May is Melanoma Awareness Month
500 words inspired by the efforts in several states to ban the use of tanning salons by persons under 18 years of age
Good afternoon Mr. Chairman and members of the Committee.
My name is Lulu and I’m here to ask you to support State Senate bill 12345 banning the use of tanning salons by minors.
I was diagnosed with melanoma, the most deadly skin cancer, five years ago when I was 47. I used tanning salons for about a year in my late 20s. I didn’t tan outdoors very much, particularly after age 30.
I call myself a “patient”, not a “survivor”. Five years after diagnosis I’m still under the care of two oncologists and will be for the rest of my life. If you’ve survived something, the threat has passed. My threat of melanoma hasn’t passed.
I was surprised how many people I knew thought melanoma was no big deal. They couldn’t believe I missed 12 weeks of work and used up all my short-term disability leave to have a mole removed. A late-stage melanoma diagnosis is a life-changing event. The treatment is painful and scary.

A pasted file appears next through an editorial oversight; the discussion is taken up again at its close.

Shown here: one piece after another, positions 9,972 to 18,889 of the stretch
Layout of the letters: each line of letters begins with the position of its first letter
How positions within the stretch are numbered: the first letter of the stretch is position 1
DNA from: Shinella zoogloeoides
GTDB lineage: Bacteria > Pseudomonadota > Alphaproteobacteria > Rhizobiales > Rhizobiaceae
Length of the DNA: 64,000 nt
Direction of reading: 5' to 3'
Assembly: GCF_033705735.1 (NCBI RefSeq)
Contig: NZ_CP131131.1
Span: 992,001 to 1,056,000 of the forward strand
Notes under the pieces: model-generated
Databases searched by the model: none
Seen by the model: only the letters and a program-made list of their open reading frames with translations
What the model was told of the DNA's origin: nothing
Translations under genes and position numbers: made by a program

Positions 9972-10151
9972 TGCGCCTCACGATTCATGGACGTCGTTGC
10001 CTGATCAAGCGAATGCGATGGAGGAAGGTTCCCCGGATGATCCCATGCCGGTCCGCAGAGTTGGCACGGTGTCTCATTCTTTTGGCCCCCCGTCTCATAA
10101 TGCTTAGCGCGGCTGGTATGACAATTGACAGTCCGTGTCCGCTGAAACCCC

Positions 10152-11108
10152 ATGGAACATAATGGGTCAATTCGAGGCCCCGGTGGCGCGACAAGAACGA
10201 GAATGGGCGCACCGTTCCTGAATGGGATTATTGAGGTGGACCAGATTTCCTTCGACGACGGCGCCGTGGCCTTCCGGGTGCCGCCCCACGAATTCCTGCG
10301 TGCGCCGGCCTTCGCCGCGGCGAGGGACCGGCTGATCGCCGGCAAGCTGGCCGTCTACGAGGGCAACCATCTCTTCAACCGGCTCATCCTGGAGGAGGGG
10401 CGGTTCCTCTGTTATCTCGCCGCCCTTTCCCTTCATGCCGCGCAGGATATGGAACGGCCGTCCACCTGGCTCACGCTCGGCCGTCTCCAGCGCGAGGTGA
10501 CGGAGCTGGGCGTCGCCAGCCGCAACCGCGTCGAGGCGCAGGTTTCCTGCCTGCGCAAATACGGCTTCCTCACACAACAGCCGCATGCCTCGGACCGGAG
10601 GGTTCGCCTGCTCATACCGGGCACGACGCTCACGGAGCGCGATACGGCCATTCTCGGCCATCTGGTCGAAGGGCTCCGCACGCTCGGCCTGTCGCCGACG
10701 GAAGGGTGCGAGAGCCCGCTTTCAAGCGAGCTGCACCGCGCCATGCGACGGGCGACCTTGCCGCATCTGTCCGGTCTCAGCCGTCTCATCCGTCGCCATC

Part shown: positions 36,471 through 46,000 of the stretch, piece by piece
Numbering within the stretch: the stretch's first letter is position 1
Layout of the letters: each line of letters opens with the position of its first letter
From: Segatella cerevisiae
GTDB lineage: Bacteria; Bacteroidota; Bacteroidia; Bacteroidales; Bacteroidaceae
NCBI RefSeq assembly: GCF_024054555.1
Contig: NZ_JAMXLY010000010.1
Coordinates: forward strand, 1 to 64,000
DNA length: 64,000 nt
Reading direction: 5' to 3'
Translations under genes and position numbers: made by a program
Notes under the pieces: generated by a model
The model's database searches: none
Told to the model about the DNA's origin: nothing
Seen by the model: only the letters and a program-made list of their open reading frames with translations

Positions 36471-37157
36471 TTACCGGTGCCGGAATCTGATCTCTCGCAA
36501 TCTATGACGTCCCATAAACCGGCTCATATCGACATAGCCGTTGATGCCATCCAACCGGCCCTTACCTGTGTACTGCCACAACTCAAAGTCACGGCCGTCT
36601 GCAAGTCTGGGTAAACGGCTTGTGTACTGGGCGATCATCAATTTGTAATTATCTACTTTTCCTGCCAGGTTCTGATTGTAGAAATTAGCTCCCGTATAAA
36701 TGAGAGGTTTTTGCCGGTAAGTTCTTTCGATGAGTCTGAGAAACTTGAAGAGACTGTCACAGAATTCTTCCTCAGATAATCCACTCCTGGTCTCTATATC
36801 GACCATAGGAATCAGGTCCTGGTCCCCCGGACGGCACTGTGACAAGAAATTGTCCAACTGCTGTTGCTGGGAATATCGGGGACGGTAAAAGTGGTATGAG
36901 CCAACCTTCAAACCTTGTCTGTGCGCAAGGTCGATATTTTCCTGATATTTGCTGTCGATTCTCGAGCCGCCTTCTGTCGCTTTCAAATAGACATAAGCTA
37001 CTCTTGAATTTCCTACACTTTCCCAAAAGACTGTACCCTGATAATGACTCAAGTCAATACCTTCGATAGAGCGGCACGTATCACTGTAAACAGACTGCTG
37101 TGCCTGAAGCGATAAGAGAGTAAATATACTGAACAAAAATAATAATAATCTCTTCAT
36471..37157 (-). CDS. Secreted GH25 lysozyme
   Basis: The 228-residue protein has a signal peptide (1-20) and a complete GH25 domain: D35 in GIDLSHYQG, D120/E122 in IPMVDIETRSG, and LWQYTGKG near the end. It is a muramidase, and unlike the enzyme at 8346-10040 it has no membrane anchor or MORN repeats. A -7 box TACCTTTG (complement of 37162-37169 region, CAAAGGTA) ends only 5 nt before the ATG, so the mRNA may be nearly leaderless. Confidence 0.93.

Within a month after accidentally finding my melanoma on my scalp over my left ear, I had two major surgeries. There’s a wound at the primary site on my scalp that took a skin graft nearly 3-inches in diameter to close. The surgeon also took out almost 50 lymph nodes from my neck and left me with a 7-inch scar that starts just above my clavicle and curves up and around behind my left ear. There’s also a 5-inch scar on my torso where they took the skin graft. I have permanent nerve damage in my face, neck, chest and shoulder.
After my surgeries I started 12-months of Interferon treatment, which causes physical exhaustion, mental depression and cognitive impairment. The first month was at a chemo center. Then I had to learn to give myself shots 3 times a week… for 11 months. Hemorrhages from the Interferon almost caused me to loose my eyesight. Luckily my ophthalmologist caught it in time and saved my vision.
At the end of my treatment a scan showed a lesion in my throat. I had day-surgery so the surgeon could stick a scope down there to grab a sample to biopsy. It was negative. The year after that, there was a mole on my back that started looking strange. Another negative biopsy. This last October there was another “atypical” mole on my scalp. Another day-surgery and a third negative biopsy.
As I said, the threat has not passed. I’m still a patient.
Once melanoma gets into your bloodstream it can recur anywhere, striking vital organs including your brain. I live with this every day, wondering if today is the day a few melanoma cells somewhere in my body will start attacking without my even knowing it. I can’t give blood. I can’t be an organ donor.
I urge you to support this bill to ban minors from using indoor tanning devices. Help spare other families in our state the pain my family has suffered. Save some lives.
(c) copyright 2012, Lulubelle B